On the Level with Neville: Mommy Dearest
March 17, 2008 – Do you remember when “Mommy” was
the most important person in the world? Mine still is, although there
are a couple of close seconds now as well. To every person buying
flowers at Mother’s Day, their mom IS that person, so regardless of how
busy we are we’d better not forget it!
Do you remember when “Mommy” was the most important person in the world? Mine still is, although there are a couple of close seconds now as well. To every person buying flowers at Mother’s Day, their mom IS that person, so regardless of how busy we are we’d better not forget it! We all have or had a mother, and at some point, some of us were or will be a mother.
I think the thing we all have to do in our industry, especially at holiday times of stress like Mother’s Day, is practise empathic and sympathetic listening! There’s nothing worse than having the person you are entrusting an order with act like they could give a crap whether your Mother likes roses, has allergies, or can’t stand the colour red! (Thank goodness my mother isn’t the fussy type – she’s thankful for any gift!)
We must let our clients know that although we are very busy, we will put our full attention to their order when we do the work. I know, I know, some of you are griping under your breath as you read this and are thinking, “You must be NUTS, Neville!” Well, yes, I am, but that’s for another story. I will tell you that there are ways we can be good listeners and good salespeople and at the same time, stay on top of the day. Developing a good relationship with your client need not take a long time, and by using the right wording, you can make your life a whole lot easier.
Meet your client halfway if you can. By this, I mean simply agreeing with some of what they are telling you, before you grab hold of the sale and keep control. “My mother doesn’t like smelly lilies!” can be met with, “I agree, many folks dislike that strong fragrance! What I find has been really popular this season is a colourful mix of unscented flowers and greenery, like gerbera daisies, iris, etc.”(Or choose flowers that you want to move quickly!) See, you’ve made a friend!
I know that many of us hire extra staff to answer the phones at Mother’s Day. I have issues with this practice, too, in that oftentimes we get first-time buyers during holidays, and they get one chance to get a good first impression, so it had better be a good one! I called a shop recently asking for amaryllis and not only did the person at the other end not know what I was talking about, but also admitted to not knowing a thing about any of the products, so if I wanted something, she would write it down and let the boss know later. I guess the simple moral to this story is to train your staff to at least a minimal level, and also to let them know that it’s okay to let a client know you are new and will find either a more experienced person or will source the information and call you back ASAP.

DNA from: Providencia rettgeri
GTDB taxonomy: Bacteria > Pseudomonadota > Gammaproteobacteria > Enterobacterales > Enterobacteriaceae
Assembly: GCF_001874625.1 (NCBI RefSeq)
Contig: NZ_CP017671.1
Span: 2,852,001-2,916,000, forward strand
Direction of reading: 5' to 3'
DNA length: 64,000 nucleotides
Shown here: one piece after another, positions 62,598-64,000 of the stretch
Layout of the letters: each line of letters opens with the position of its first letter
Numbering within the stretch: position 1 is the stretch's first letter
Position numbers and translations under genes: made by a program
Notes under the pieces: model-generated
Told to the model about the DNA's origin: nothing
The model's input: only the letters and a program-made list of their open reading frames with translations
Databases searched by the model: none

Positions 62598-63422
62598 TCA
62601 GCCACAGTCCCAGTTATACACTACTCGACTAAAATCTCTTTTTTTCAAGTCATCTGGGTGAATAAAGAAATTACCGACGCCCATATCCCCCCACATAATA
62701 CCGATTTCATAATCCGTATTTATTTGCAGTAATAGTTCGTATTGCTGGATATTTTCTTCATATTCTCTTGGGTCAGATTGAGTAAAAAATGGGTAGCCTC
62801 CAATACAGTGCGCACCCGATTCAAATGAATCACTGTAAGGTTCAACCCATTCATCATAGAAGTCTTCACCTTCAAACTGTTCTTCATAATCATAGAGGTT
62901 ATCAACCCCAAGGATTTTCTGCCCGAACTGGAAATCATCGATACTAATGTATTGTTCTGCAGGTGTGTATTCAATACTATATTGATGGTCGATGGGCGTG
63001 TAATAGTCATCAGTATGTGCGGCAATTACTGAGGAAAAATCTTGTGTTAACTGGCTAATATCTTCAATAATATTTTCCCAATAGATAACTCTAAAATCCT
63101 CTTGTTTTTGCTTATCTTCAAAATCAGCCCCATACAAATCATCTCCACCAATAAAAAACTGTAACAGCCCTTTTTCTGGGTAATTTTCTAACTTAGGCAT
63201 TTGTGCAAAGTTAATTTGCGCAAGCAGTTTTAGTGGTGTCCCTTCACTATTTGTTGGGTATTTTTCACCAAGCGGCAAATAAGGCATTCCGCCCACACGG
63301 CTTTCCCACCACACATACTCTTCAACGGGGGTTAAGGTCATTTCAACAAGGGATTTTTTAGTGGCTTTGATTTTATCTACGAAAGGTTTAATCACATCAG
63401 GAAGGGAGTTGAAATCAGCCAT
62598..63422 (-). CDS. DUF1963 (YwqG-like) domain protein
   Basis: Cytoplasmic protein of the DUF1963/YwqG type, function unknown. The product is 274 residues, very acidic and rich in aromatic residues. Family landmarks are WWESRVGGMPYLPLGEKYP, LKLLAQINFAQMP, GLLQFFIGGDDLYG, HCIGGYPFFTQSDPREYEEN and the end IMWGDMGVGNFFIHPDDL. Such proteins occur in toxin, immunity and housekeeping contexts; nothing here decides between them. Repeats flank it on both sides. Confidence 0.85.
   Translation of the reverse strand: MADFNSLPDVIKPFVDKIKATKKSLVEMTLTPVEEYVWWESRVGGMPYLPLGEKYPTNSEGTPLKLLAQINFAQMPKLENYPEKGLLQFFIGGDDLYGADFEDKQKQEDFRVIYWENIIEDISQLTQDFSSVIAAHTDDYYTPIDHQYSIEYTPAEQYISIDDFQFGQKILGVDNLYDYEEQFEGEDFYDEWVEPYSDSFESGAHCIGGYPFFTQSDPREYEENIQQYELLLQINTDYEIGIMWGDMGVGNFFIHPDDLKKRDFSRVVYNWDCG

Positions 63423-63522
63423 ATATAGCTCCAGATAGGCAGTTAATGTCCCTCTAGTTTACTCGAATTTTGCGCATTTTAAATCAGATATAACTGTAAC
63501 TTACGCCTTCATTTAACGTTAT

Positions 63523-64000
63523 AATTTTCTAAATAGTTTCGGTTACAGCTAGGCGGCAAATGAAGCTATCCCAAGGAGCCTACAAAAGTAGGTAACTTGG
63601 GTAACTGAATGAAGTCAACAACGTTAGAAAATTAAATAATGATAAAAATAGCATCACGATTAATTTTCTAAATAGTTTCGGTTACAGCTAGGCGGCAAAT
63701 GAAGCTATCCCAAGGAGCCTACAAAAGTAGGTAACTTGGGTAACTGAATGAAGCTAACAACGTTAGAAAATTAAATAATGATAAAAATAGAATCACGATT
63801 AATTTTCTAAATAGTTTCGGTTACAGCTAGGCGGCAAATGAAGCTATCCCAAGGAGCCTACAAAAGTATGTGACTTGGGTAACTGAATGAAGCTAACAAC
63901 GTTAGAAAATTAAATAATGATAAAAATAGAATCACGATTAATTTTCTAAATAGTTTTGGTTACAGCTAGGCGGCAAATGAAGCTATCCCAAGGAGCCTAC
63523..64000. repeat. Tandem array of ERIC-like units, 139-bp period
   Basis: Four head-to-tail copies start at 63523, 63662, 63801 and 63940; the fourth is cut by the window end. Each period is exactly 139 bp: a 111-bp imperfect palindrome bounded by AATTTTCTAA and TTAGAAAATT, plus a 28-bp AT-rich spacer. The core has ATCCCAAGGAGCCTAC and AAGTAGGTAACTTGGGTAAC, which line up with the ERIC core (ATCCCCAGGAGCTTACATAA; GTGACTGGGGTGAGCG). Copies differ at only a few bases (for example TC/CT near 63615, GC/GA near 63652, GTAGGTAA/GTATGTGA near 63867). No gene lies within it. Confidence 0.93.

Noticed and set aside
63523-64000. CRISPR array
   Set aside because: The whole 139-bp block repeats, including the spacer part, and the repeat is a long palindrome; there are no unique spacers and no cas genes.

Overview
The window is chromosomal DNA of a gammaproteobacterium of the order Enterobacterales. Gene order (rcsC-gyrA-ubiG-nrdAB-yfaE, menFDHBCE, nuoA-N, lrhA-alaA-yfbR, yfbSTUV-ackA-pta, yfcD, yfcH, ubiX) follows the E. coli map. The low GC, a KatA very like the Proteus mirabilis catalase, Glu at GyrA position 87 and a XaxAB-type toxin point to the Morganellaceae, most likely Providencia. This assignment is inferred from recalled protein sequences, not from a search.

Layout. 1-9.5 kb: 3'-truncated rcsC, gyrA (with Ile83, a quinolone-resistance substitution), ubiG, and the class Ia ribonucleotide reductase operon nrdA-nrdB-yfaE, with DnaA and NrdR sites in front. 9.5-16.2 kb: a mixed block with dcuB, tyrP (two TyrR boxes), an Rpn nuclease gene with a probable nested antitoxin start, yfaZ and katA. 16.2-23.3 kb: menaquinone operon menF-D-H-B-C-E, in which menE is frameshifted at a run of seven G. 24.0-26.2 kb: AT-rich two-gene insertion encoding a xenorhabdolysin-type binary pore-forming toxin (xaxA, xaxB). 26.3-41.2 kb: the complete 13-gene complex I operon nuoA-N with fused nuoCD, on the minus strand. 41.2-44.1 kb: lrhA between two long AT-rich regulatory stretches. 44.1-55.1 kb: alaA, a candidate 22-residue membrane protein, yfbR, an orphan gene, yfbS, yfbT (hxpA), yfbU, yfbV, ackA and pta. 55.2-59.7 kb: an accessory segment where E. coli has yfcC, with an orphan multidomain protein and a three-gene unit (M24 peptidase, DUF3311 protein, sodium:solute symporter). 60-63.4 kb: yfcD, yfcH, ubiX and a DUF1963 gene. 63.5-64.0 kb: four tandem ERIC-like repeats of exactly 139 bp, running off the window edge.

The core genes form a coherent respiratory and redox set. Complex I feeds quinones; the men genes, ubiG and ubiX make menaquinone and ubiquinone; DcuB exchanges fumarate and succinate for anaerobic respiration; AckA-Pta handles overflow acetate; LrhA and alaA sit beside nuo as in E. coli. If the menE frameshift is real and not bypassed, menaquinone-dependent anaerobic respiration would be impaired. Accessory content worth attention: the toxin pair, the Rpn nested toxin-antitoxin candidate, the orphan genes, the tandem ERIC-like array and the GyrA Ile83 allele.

Please do not underestimate your customer’s budget! I get a sick feeling in my gut when I hear “Do you want that to include tax and delivery?” instead of “And of course there will be tax and delivery on top.” Most folks also know that there is tax on everything, so if we ask if they’d like it included, they may say yes. Try offering a client three price ranges for an arrangement like $50, $75 and $100. Most often they will go for at least the middle if not the higher price. (Really, who wants to look cheap?) I also see salespeople that can’t (or won’t) work outside their own pocketbook. I had a young lady work here years ago whom I overheard telling a client to go to the dollar store to get a few stones and a glass, and then they can add a bit of greenery and it wouldn’t cost much! I nearly stroked out when I saw she was talking to a multi-millionaire that could have bought the whole store with what fell in the bottom of her purse! (Now you know why I am bald!) There are a lot of things in my store I could never begin to afford for myself, but as a salesperson, I know I can sell them to others.
When I can, I try to ask questions that will help clients with their choices and decisions. Get the address where mom lives, as that oftentimes will tell a tale of dollars and cents. Also, without blatantly asking (although I’m OK with that too), find out her age, if she travels, colour likes and dislikes. You can do this with simple conversation. Once you know a little about the recipient, then you can go for the sale. Don’t get too nosy though; just get enough information to help you make the sale. I use questions that can guide a person to a certain flower that I need to sell. If I have a lot of roses, I may ask, “Does your Mom have a garden or did she have one? We’ve just gotten in a shipment of roses that are fabulous and would make quite a statement on their own!” This not only will make your life easier by selling some of those roses, but it instils a sense of confidence in you from your client, and strengthens your credibility. Again, let your client know that you do care about this order (that includes orders from other florists, too!) and they will be back for more.
I know we are all crazy at Mother’s Day, and patience is thin. It is a perfect time though to generate a larger client base and to develop emotional bonds with your customers. So, this Mother’s Day remember to smile, use good eye contact, pay attention and say thank you. And for goodness sake, UP THE DOSAGE if you have to! Have a wonderful and Happy Mother’s Day everyone! Oh, and rest up…wedding season has started!